Why I love it: This dish takes five minutes to make, is delicious and requires mostly pantry ingredients. It’s perfect when you don’t have time or groceries.
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A few weeks ago we watched the series Cooked, a documentary about the history of cooking that is based on Michael Pollan’s book by the same name. It’s a very interesting show that is also absolutely beautifully shot, if you haven’t seen it I definitely recommend it. One of the things I was at first surprised to learn from Cooked was that people in the U.S. cook less today than they have in at least 30 years.
I didn’t realize that this was the case, what with all the cooking shows and, yes, food blogs out there. But after thinking about it a bit I could actually understand it. Cooking is a job. It takes time, planning, thinking and energy. And with all the responsibilities each of us have in our daily life, time and energy to cook a homemade meal every evening are a luxury for many of us. And I have to admit that even though I love to cook and have time for it, I too usually prefer a quick and easy recipe.
That’s where this simple noodle dish comes in. It’s delicious, cheap, super easy and takes five minutes from start to finish. You simply whisk together sesame oil, natural peanut butter, honey, soy sauce, rice vinegar, sambal and coconut milk, and then toss freshly cooked soba noodles in. Mix in a few fresh vegetables like carrots or cabbage for some crunch and you have a perfectly satisfying meal.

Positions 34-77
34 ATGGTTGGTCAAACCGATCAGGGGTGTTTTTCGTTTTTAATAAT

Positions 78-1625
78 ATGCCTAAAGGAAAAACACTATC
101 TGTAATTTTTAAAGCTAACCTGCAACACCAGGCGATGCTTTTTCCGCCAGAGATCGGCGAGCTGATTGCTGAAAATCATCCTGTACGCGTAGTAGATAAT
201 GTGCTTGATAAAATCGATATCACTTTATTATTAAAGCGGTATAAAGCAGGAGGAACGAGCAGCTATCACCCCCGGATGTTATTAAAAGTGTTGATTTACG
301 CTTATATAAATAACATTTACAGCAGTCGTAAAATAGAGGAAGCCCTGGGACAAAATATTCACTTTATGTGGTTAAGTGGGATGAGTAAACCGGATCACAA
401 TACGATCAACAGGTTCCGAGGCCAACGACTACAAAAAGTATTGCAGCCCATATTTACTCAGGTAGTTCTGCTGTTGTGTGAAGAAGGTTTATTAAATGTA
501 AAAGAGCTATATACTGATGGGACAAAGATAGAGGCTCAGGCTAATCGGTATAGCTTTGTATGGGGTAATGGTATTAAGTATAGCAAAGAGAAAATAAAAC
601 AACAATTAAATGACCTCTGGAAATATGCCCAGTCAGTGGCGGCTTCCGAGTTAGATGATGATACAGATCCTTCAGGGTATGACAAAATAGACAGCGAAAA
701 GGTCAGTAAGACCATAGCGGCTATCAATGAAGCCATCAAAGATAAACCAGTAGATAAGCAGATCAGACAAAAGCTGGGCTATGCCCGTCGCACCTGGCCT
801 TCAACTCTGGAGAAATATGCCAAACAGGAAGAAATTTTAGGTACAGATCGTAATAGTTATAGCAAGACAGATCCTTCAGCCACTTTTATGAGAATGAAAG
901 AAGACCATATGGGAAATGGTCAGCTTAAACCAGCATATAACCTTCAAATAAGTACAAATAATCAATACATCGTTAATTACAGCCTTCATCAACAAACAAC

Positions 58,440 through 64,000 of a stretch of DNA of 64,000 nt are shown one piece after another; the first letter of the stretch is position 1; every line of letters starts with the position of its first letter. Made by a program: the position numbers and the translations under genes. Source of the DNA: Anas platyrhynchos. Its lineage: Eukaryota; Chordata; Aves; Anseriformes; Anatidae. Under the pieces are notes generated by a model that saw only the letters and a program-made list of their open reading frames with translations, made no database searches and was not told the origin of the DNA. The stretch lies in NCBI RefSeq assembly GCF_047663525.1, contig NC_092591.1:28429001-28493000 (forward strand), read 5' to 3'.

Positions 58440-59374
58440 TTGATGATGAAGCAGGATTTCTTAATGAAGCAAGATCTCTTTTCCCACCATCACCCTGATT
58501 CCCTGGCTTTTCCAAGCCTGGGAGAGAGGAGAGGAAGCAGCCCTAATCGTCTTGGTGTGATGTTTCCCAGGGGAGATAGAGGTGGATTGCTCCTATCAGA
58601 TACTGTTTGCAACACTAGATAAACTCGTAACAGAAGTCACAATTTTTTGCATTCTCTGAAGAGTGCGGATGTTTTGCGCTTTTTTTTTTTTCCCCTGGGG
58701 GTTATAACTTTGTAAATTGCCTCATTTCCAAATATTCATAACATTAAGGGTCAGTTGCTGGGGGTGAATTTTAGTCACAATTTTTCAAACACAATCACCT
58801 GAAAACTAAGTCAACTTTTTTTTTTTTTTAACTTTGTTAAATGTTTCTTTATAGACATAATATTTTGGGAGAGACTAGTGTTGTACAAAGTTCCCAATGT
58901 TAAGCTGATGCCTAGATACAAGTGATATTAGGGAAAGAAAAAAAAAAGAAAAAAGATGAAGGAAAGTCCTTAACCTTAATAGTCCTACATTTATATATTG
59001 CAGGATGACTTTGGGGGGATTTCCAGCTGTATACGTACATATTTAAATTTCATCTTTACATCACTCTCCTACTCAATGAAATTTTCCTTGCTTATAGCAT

Cold Sesame Noodles Recipe
- 4 ounces soba noodles, uncooked
- 1/2 tablespoon sesame oil
- 2 tablespoons natural peanut butter (with peanuts as the only ingredient)
- 1/2 teaspoon honey
- 1 tablespoon soy sauce
- 1 teaspoon rice vinegar
- 1 teaspoon sambal (more if you like it spicier)
- 2 tablespoons coconut milk
- mint leaves and sesame seeds (optional)
- shredded cabbage and/or carrot
- Cook the soba noodles according to package instructions, then thoroughly rinse them with cold water.
- Whisk oil, peanut butter, honey, soy sauce, rice vinegar, sambal and coconut milk together until smooth.
- Toss the cold noodles with the sauce, sprinkle with mint leaves and sesame seeds (if using), add shredded vegetables and serve immediately.
- Whatever you don’t eat you need to throw away, you cannot store this noodle dish.
Food Photography and Styling: A most difficult subject. Gray, thin strands covered in gooey brown sauce and nothing else. Definitely not an easy task. I made sure to lay the noodles in the bowl in an orderly and wavy pattern and positioned my strobe at about the 11 o’clock position for a dramatic look. There are chili peppers in the sambal so I put a dried chili in the composition to add a splash of color and to mirror the waviness of the noodles.